It’s not inexpensive, (ok, it’s expensive) but it worth the money if you want a decent primer into technical writing and are considering taking the online technical writing course via Austin University.


While I believe it’s possible to move into technical writing with a little determination and perseverance, the salary expectations for technical writers is falling. Contracts are also drying up and more IT companies are outsourcing to Eastern Europe, Asia and India.

For this reason, I’d be cautious in moving from a ‘stable’ position, especially if you’re earning 53K, with benefits 75K.

One approach might be to learn some of the tools (e.g. Frame or RoboHelp) and/or writing techniques and try to get freelance technical writing work. If this takes off, then you can give it more consideration and maybe move into it on a part-time basis.

One final thought it that most technical writing roles tend to be in large metro regions. It’s hard to find freelance work in the suburbs unless you live near an R&D centre.

What do you think? Is it possible to get a job in technical writing without a degree? Should this person stay where they are or upskill and move into IT?

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Audience Analysis: Power Tools for Technical Writing

Documents fail for many reasons. One common mistake is to adopt a ‘one size fits all’ approach to your audience. This works only when generic material, usually of a non-technical nature.

When discussing Audience Analysis, David McMurray points out that, “for most technical writers, this is the most important consideration in planning, writing, and reviewing a document. You “adapt” your writing to meet the needs, interests, and background of the readers who will be reading your writing. Continue reading Audience Analysis: Power Tools for Technical Writing

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How to Get Out of Technical Writing and into Better Paid Jobs

I'm a happy birdMany IT professionals, technical writers included, have seen their salaries frozen or reduced over the past 18 months. Contractors are suffering the same fate as short-term projects dry up.

However, several of my colleagues have managed to move out of technical writing and into other, better paid lines of work. Here’s a roundup. Continue reading How to Get Out of Technical Writing and into Better Paid Jobs

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Common errors in technical writing

Intrepid offier notes from a session of the Mumbai chapter of the Society for Technical Communication.

The first session was by Gurudutt Kamath, who is probably the most well-known figure in the tech writing community in India.

“My interest in attending the session arose cause someone I know was also speaking there, and also because a lot of the work that we do involves a significant amount of technical writing. So while, we may not be professional technical writers, consulting does require us to have excellent written communication skills.”

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3 Tricks to Sharpen Your Screenshots

Diagrams, charts, and images all serve to enhance academic, business and technical documents. Without them the reader’s attention would flag and their interest wane. Continue reading 3 Tricks to Sharpen Your Screenshots

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How much can I make as a Tech Writer?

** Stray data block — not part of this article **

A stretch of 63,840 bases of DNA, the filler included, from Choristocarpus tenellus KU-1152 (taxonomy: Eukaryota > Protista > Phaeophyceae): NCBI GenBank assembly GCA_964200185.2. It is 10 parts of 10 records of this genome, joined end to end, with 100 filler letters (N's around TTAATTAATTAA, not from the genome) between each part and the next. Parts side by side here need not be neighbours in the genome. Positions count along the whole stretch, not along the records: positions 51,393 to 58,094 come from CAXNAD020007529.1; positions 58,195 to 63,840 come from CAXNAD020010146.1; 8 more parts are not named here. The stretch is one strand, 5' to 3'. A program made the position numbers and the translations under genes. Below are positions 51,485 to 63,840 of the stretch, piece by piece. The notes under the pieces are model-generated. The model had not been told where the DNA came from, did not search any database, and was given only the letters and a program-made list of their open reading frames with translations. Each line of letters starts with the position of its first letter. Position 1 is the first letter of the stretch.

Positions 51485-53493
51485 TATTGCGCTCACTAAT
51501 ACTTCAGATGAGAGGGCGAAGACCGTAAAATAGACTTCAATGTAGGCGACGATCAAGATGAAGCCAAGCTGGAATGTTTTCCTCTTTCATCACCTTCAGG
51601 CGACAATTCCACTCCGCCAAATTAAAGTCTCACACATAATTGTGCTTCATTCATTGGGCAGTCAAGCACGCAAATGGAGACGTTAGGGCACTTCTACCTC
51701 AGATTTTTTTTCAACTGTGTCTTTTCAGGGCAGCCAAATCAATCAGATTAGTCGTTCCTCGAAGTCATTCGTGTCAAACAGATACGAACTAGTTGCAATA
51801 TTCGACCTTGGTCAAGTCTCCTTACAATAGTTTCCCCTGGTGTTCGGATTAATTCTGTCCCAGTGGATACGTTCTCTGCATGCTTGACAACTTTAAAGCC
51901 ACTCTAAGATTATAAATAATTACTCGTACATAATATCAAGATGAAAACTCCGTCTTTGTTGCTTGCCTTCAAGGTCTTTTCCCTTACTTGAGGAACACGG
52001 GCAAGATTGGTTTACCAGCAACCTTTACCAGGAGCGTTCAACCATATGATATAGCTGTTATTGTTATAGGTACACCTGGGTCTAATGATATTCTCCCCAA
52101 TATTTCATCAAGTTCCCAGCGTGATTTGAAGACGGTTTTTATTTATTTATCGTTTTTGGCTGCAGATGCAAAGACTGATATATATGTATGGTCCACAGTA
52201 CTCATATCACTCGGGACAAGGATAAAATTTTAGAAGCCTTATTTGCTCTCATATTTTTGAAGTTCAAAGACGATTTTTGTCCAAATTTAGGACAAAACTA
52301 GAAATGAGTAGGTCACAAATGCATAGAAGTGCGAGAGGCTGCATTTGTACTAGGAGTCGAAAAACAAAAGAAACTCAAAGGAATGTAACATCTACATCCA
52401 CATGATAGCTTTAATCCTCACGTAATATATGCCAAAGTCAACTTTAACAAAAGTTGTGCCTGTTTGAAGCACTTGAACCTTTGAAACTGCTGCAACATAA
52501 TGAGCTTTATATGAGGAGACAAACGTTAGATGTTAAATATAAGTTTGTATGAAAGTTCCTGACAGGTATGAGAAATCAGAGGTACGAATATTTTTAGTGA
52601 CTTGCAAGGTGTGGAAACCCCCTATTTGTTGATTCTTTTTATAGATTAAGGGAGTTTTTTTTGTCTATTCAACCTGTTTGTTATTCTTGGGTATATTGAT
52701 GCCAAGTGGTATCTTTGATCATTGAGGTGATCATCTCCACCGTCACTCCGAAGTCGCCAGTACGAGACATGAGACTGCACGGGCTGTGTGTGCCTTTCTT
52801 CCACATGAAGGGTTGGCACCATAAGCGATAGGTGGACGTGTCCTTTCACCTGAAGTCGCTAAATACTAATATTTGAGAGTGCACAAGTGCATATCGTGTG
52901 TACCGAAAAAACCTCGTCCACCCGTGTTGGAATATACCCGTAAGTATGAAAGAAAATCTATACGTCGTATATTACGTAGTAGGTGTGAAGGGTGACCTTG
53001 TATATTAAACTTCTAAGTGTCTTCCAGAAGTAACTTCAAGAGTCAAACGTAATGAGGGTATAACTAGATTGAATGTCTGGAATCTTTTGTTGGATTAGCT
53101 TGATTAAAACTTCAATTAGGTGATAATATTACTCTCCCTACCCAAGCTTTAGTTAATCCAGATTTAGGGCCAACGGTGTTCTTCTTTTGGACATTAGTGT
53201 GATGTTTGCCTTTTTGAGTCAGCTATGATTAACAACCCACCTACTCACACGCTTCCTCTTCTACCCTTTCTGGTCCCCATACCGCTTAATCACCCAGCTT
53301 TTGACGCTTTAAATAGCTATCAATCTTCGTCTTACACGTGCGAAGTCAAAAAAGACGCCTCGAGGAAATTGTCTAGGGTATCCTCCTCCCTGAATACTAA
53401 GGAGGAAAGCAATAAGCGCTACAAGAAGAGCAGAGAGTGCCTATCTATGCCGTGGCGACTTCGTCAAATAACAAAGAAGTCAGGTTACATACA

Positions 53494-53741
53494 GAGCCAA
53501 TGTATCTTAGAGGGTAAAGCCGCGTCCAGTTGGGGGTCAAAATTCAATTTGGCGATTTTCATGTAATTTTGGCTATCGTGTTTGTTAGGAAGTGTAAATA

The median expected salary for a typical Technical Writing Supervisor 1 in the United States is $57,580.

The Salary Wizard at has some terrific interactive tools for finding the base salaries, average salaries, and top paying roles in this field.

They also offer the “Basic Salary Report based on broad national data, reported exclusively by HR depts of thousands of employers from all sizes, industries and locations.”

Although these numbers are based on national data, the results are most similar to the data from companies with approximately 1,000 employees. If your company is bigger, smaller or in a unique industry, we strongly recommend using a premium report to ensure the most accurate answer.”

Based on their calculations, your Estimated Paycheck Results would be:

Bi-weekly Gross Pay $ 2,214.62
Federal Withholding $ 400.23
Social Security $ 137.31
Medicare $ 32.11
State $ 0.00

Net Paycheck Estimate $ 1,644.97

Take a look at the charts over at:


Talk is cheap. Use Yahoo! Messenger to make PC-to-Phone calls. Great rates starting at 1¢/min.

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Considering a move into Technical Writing

Allan Hoffman on offers some excellent advice for anyone considering a move into Technical Writing.

“To some people, any job with the word “writer” in the title looks like it must be a blast — the next best thing to working on episodes of “Desperate Housewives.” If spotting the job title technical writer in your job search whets your appetite to learn more, here’s a guide to the profession.”

He highlights that the mean (average) salary for technical writers and editors in the US was $61,730, according to STC’s most recent STC salary survey.

Their site is at You might find the salary stats in the Press Release section.

It was there but has now been moved elsewhere!

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Microsoft Word compared against Adobe Framemaker

This article compares Microsoft Word and Adobe FrameMaker by examining the following key areas:

Ability to create Long Documents
Short Documents
Using Microsoft Word as a DTP Tool
Printing and Type
Cross-platform capabilities
Word’s Nice and Not So Nice Features
Importing Graphics